FieldworkThe Finnish Institute at Athens is classified, according to Greek legislation, as an archaeological school, and is therefore allowed to carry out archaeological fieldwork in Greece. Such projects are mainly funded by different Finnish foundations and universities.
A third project, directed by Erkki Sironen, began in 2003. It aims to re-study all known Roman epigrams in Greece. Finally, a multidisciplinary project studying the history of the Kokytos river basin in Thesprotia, north-western Greece, began in 2004 under the directorship of Björn Forsén.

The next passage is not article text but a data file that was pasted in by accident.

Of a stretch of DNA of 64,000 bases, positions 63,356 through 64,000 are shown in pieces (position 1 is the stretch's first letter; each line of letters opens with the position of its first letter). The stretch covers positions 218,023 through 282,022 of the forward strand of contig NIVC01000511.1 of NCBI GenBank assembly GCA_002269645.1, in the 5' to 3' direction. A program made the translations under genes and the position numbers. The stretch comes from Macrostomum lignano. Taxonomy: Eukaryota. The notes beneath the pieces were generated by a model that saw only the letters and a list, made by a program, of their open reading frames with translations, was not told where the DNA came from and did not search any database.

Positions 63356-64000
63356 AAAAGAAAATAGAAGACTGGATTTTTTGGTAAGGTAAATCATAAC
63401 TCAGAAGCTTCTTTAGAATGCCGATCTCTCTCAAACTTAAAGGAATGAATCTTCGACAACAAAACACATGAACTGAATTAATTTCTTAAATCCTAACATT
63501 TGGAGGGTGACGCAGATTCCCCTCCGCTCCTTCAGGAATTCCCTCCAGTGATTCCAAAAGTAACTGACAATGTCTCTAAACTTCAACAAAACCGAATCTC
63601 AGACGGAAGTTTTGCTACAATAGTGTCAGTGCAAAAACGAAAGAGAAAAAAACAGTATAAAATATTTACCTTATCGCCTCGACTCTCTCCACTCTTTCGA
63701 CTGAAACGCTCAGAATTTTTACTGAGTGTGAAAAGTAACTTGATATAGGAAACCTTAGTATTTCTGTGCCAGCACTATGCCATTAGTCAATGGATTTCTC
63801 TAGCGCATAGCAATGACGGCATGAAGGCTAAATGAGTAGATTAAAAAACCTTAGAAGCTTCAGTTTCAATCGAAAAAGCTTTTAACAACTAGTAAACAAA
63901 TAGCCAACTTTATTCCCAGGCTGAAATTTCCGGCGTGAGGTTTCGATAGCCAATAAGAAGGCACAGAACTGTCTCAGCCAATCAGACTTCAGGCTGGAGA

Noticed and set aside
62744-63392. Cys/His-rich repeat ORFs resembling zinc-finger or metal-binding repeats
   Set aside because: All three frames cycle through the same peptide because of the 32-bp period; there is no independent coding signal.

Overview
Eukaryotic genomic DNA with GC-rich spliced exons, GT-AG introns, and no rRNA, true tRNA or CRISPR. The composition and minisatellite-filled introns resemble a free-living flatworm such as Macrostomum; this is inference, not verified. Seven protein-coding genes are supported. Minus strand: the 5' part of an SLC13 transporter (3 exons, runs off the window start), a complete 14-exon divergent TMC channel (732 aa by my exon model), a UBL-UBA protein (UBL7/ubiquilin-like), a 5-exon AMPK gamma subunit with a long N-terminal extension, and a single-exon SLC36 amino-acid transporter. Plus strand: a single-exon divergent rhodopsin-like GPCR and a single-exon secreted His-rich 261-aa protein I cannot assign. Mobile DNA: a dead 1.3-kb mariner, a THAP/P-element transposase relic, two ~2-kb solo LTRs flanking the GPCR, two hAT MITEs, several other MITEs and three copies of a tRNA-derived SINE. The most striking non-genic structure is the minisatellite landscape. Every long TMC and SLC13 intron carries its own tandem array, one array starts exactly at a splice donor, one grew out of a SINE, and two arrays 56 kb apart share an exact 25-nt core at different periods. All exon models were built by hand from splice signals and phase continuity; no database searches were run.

Before the Institute had archaeological projects of its own, Finnish scholars acquired experience by participating in, among others, Greek, Norwegian and Swedish excavations and surveys. A good example of Nordic collaboration is the excavation of the temple of Agios Elias at Asea in the Peloponnese. This project, which was directed by Jeannette Forsén under the auspices of the Swedish Institute at Athens, brought together researchers from Norway, Sweden and Finland.